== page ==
# Elastic Collisions and Energy

1. Jan 11, 2010

### fuzzish

Just to begin, uhh. I'm 75% sure my work makes logical sense [I hope], and that my problem lies in a computational error. But I really don't know why my answers aren't working out. I've now gone through the problem in 3 different ways, and I keep getting the same answer, but it's apparently still incorrect. If it is an arithmetic error, sorry for making you read through all of this to fix such a stupid mistake >.>

1. The problem statement, all variables and given/known data

A 12.7g object moving to the right at 26.5cm/s overtakes and collides elastically with a 10.5g object moving in the same direction at 10.7cm/s.

Find the velocity of the faster object after the collision. Answer in units of cm/s.

Find the velocity of the slower object after the collision. Answer in units of cm/s.

2. Relevant equations

m1v1 + m2v2 = m1v3 + m2v4

.5m1v1^2 + .5m2v2^2 = .5m1v3^2 + .5m2v4^2

And, sorry in advanced for the ugly way that equation appears. And for the work that is likely to look just as messy.

3. The attempt at a solution

m1 = 12.7g ; v1 = 26.5cm/s
m2 = 10.5g ; v2 = 10.7cm/s

I plugged those two into the first equation and got:
448.9 = 12.7v3 + 10.5v4

Rearranged for v3:
v3 = 35.35 - 0.827v4

I then plugged in the m1, v1, m2, and v2 into the second equation and got:
5060.36 = 6.35v3^2 + 5.25v4^2

Plugged in the v3 from the previous equation:
5060.36 = 6.35 ( 35.35 - 0.827x )^2 + 5.25 x^2

AND HEREEEE I FIND MY PROBLEMO.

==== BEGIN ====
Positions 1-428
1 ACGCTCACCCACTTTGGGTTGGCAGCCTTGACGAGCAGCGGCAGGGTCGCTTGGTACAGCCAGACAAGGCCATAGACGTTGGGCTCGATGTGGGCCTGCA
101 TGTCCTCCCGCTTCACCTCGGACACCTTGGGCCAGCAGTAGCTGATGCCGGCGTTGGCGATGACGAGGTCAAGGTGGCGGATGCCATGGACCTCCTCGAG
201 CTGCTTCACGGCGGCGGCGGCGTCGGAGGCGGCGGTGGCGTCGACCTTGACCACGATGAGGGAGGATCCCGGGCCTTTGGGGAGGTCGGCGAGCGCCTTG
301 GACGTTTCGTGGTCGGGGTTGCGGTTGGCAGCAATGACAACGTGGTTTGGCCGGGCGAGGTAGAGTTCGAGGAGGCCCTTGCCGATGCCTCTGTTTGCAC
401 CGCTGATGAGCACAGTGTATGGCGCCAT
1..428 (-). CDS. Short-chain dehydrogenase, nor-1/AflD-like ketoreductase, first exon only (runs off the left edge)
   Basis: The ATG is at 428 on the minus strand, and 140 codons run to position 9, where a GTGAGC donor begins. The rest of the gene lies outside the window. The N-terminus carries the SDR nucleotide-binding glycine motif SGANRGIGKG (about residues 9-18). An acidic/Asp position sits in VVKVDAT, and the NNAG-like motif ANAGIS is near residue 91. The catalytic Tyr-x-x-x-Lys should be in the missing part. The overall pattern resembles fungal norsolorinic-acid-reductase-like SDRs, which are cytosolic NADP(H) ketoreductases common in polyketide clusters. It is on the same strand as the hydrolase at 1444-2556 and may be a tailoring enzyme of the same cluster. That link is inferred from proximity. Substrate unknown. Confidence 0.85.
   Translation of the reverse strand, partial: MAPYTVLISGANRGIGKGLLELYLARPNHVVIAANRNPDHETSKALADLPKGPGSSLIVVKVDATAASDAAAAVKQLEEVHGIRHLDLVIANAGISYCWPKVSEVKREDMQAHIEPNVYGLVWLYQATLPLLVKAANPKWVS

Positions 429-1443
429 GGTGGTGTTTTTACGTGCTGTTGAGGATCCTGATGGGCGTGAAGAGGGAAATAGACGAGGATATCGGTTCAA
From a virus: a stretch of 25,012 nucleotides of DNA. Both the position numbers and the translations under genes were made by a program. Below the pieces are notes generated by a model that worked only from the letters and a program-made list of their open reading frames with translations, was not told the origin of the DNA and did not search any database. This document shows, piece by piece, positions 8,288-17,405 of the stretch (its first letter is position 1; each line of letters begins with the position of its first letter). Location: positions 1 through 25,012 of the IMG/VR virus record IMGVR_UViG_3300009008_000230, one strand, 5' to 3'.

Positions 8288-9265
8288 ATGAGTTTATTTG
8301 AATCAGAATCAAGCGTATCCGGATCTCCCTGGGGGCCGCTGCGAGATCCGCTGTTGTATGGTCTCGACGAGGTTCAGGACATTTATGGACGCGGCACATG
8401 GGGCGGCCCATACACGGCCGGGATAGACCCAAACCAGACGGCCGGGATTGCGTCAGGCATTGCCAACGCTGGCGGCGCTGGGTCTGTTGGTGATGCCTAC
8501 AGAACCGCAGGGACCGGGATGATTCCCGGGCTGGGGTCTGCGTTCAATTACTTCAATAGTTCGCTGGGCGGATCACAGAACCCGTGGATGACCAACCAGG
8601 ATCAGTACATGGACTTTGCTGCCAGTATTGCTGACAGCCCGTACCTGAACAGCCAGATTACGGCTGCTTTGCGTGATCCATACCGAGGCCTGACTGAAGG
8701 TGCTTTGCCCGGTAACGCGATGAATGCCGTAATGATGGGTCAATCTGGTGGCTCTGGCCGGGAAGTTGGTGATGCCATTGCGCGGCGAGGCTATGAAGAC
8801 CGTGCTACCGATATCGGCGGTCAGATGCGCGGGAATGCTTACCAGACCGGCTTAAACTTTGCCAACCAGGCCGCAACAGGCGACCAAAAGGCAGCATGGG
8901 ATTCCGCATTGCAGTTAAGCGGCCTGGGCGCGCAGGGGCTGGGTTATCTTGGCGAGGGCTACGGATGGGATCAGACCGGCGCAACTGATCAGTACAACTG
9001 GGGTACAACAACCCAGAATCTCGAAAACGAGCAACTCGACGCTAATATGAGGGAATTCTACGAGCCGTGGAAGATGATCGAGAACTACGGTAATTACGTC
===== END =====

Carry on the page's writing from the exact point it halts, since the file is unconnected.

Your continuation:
My TI-89 keeps giving me two answers:
v3 = 28 [in which case v4 = 8.89]
or
v3 = 10.7 [and thus v4 = 29.8]

Problemo Uno: Why are there two answers? ? And both seem to work when plugged back into the original equations? This point makes me most uncomfy and confused.

Problemo Dos: If it's an elastic collision, shouldn't one of the objects be moving in a negative direction now? Perhaps my thought process is wrong here though, but idk.

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Thanks in advanced to whoever offers help yay. And I know I'm a noob leeching off these forums, so just so I don't feel like I'm nomming up the answer and running away, I'll stay around to help someone else if I can xD.

2. Jan 11, 2010

### vela

Staff Emeritus
Your set-up is correct, but neither of your solutions work when I plug them in here.

3. Jan 11, 2010

### fuzzish

Auurrghhghghghhhh. Fifth round of calculator plug and chug, and I still got 2 answers, but the one that worked worse out of the two turned out to be the right pair. This. Is. Really. Weird. Maybe I need a new calculator, idk.

Anyways, thanks for rechecking my set-up :].

4. Jan 11, 2010

### vela

Staff Emeritus
By the way, for one-dimensional elastic collisions, you can combine the two equations to come up with a third one that relates the objects' relative velocities. It's linear so you can avoid the quadratic messiness. Check your notes or your book for its derivation.